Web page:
The Bottom Line

Following the recent Fed meeting, where Chairman Powell tempered market expectations for near-term rate cuts, the probability for cuts in the key short-term Fed Funds rate dropped to 20%, compared to a 70% probability just a month ago. We believe that it is important for the Fed to maintain control of inflation, and given the fact that the economy seems to be hanging in for now, there is no reason to lower rates which could increase the risk of rekindling inflation.

We maintain our posture that economic growth will slow from the rapid 4th quarter pace, but that the odds of settling into a recession continue to drop. As such, the focus for 2024 seems to be on the re-acceleration of corporate earnings growth in order to drive equity prices higher. Furthermore, this re-acceleration will be necessary to draw attention away from the mega-caps and shift the flow of investor capital into other companies. Investors tend to gravitate toward those companies that are demonstrating the strongest positive momentum of earnings growth.

The concentrated influence by a few stocks can be beneficial for equity markets in the short term, as it was in 2023, but the dominance of these stocks draws similarities with the dot-com bubble, raising the risk of a market sell-off, that could be led by these largest companies. Optimism about artificial intelligence has certainly played a key role in the advancement of these mega caps and may continue to do so, but maintaining a tactical and diversified approach to investing may prove beneficial since there will come a time when these stocks cannot sustain their recent trajectory.

Given the lower relative valuations of the broader equity market, including “value” stocks, small and mid-sized companies, and non-U.S. companies, we believe that portfolios can benefit from diversification away from these larger companies and into quality companies that demonstrate high levels of profitability, financial strength, and stable and/or growing dividends across the market cap spectrum. Lastly, we continue to construct portfolios with exposure to niche segments of the private lending market that can offer attractive income and returns with lower volatility and uncorrelated risks with traditional stocks and bonds.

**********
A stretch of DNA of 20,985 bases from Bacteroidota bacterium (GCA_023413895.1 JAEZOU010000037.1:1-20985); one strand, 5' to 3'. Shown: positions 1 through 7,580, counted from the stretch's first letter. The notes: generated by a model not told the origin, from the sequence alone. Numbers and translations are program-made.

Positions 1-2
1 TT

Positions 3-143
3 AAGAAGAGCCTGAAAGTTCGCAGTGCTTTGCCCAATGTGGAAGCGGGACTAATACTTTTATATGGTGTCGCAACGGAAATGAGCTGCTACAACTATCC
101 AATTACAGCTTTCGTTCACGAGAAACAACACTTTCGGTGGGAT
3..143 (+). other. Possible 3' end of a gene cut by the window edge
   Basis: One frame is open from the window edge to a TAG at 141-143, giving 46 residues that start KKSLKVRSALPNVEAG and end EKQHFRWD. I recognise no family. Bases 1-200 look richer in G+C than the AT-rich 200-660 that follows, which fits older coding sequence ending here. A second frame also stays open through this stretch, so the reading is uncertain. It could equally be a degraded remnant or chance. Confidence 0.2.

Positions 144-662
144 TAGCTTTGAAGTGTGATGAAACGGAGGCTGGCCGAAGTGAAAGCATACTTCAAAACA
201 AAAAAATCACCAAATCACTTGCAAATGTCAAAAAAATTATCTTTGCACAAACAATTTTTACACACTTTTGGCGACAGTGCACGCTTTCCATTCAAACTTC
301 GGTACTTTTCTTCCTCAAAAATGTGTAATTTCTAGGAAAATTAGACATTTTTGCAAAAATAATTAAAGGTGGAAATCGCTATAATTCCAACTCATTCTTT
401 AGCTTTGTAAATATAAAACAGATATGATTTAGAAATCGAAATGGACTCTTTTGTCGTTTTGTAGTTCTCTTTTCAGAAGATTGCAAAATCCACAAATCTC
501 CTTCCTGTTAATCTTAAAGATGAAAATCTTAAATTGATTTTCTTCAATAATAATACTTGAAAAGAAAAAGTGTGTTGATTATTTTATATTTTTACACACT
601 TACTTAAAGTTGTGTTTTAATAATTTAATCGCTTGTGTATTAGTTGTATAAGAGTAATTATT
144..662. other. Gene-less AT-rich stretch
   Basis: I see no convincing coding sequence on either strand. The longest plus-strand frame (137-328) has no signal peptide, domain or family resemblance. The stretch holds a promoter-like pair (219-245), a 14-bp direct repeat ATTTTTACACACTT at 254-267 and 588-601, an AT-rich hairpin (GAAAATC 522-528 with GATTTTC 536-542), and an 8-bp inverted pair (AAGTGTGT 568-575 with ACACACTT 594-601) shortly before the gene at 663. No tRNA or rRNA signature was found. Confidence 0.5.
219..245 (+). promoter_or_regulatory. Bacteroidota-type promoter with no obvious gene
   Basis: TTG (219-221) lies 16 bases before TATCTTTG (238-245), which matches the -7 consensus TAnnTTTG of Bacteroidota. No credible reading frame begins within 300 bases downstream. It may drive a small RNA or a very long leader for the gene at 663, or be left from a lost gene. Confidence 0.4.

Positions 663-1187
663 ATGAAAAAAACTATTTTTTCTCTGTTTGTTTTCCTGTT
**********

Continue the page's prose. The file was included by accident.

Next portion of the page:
Disclosures
Important Information

Investment Advisory services are provided through Bison Wealth, LLC located at 3550 Lenox Rd NE, Ste 2550 Atlanta, GA 30326 or Bison Advisors, LLC located at 140 Cateechee Trail, Hartwell, GA 30643. Securities offered through Metric Financial, LLC. located at 725 Ponce de Leon Ave. NE Atlanta, GA 30306, member FINRA/SIPC. Bison Wealth, LLC and Metric Financial, LLC are not affiliate entities. More information about Bison Wealth or Bison Advisors  and its fees can be found in their respective Form ADV Part 2, which is available upon request by calling 404-841-2224. Bison Wealth and Bison Advisors are independent investment advisers registered under the Investment Advisers Act of 1940, as amended. Registration does not imply a certain level of skill or training. 

The statements contained herein are based upon the opinions of Bison Wealth, LLC (“Bison”) and the data available at the time of publication and are subject to change at any time without notice. This communication does not constitute investment advice and is for informational purposes only, is not intended to meet the objectives or suitability requirements of any specific individual or account, and does not provide a guarantee that the investment objective of any model will be met. An investor should assess his/her own investment needs based on his/her own financial circumstances and investment objectives. Neither the information nor any opinions expressed herein should be construed as a solicitation or a recommendation by Bison or its affiliates to buy or sell any securities or investments or hire any specific manager. Bison prepared this Update utilizing information from a variety of sources that it believes to be reliable.  It is important to remember that there are risks inherent in any investment and that there is no assurance that any investment, asset class, style or index will provide positive performance over time. Diversification and strategic asset allocation do not guarantee a profit or protect against a loss in a declining markets. Past performance is not a guarantee of future results. All investments are subject to risk, including the loss of principal. 

Index definitions: “U.S. Large Cap” represented by the S&P 500 Index. “U.S. Small Cap” represented by the S&P 600 Index. “International” represented by the MSCI Europe, Australasia, Far East (EAFE) Net Return Index. “Emerging” represented by the MSCI Emerging Markets Net Return Index. “U.S. Aggregate” represented by the Bloomberg U.S. Aggregate Bond Index. “Treasuries” represented by the Bloomberg U.S. Treasury Bond Index. “Short Term Bond” represented by the Bloomberg 1-5 year gov/credit Index. “U.S. High Yield” represented by the Bloomberg U.S. Corporate High Yield Index. “Real Estate” represented by the Dow Jones REIT Index.  “Gold” represented by the LBMA Gold Price Index.  “Bitcoin” represented by the Bitcoin Galaxy Index